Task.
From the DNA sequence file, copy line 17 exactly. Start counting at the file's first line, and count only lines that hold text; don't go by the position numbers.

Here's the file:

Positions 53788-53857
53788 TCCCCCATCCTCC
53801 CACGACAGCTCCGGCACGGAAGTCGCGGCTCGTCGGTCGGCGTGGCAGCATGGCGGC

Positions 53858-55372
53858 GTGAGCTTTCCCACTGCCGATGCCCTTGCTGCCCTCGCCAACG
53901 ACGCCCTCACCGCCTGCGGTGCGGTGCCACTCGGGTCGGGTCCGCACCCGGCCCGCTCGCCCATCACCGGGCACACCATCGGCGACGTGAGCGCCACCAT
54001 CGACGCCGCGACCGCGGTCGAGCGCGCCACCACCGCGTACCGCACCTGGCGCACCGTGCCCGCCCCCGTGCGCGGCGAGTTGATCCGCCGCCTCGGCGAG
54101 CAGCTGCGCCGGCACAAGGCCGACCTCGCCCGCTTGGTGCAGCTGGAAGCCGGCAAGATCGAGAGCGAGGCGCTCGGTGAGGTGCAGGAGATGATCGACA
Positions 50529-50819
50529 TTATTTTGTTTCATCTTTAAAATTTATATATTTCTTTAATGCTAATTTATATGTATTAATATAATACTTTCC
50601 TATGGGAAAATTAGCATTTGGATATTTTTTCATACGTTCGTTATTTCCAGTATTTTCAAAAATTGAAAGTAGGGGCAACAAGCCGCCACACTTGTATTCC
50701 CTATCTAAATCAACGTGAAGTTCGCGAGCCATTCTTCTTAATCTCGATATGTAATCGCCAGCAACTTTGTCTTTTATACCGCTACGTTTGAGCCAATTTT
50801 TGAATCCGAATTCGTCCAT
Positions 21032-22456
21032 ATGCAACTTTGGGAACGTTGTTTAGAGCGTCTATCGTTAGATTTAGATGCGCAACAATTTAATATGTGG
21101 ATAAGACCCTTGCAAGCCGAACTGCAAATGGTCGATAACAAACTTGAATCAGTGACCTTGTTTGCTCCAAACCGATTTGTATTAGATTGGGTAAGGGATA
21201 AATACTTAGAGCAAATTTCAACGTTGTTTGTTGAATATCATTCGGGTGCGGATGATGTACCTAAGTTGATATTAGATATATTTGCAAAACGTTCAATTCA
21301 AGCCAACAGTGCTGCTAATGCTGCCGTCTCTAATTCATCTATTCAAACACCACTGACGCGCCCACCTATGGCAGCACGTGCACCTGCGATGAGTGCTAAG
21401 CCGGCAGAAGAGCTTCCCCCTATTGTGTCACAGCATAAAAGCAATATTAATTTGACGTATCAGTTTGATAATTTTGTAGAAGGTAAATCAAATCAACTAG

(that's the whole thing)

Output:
21201 AATACTTAGAGCAAATTTCAACGTTGTTTGTTGAATATCATTCGGGTGCGGATGATGTACCTAAGTTGATATTAGATATATTTGCAAAACGTTCAATTCA